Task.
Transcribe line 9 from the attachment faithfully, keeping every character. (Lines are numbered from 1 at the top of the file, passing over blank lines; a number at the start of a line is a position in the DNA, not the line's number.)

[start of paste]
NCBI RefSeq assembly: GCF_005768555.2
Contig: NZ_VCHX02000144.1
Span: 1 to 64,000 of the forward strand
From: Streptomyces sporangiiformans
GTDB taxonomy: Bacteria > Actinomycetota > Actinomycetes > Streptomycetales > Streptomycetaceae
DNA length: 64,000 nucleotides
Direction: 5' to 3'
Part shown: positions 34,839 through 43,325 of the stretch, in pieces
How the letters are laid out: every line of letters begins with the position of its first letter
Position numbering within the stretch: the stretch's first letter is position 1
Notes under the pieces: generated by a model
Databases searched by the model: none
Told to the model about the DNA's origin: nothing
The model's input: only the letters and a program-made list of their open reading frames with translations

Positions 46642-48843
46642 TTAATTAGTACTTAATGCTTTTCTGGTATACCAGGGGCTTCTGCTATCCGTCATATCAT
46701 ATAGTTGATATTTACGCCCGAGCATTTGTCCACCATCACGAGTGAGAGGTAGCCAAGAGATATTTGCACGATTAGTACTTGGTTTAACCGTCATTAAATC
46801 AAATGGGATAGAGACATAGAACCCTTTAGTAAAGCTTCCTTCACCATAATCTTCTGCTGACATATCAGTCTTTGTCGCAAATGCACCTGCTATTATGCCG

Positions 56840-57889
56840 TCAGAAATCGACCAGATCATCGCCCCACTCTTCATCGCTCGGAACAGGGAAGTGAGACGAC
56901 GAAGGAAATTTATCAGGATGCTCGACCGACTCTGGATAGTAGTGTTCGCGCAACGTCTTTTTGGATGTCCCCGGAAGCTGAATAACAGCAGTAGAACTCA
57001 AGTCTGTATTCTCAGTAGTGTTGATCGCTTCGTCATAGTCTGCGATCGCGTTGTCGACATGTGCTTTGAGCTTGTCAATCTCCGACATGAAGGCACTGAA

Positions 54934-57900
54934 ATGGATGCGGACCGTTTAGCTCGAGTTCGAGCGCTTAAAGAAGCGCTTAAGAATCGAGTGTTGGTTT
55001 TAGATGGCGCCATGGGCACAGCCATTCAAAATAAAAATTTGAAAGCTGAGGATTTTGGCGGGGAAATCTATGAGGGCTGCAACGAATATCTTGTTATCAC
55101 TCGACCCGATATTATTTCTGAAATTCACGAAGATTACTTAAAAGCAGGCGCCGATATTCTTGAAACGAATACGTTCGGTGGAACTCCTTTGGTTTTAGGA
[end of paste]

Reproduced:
How the letters are laid out: every line of letters begins with the position of its first letter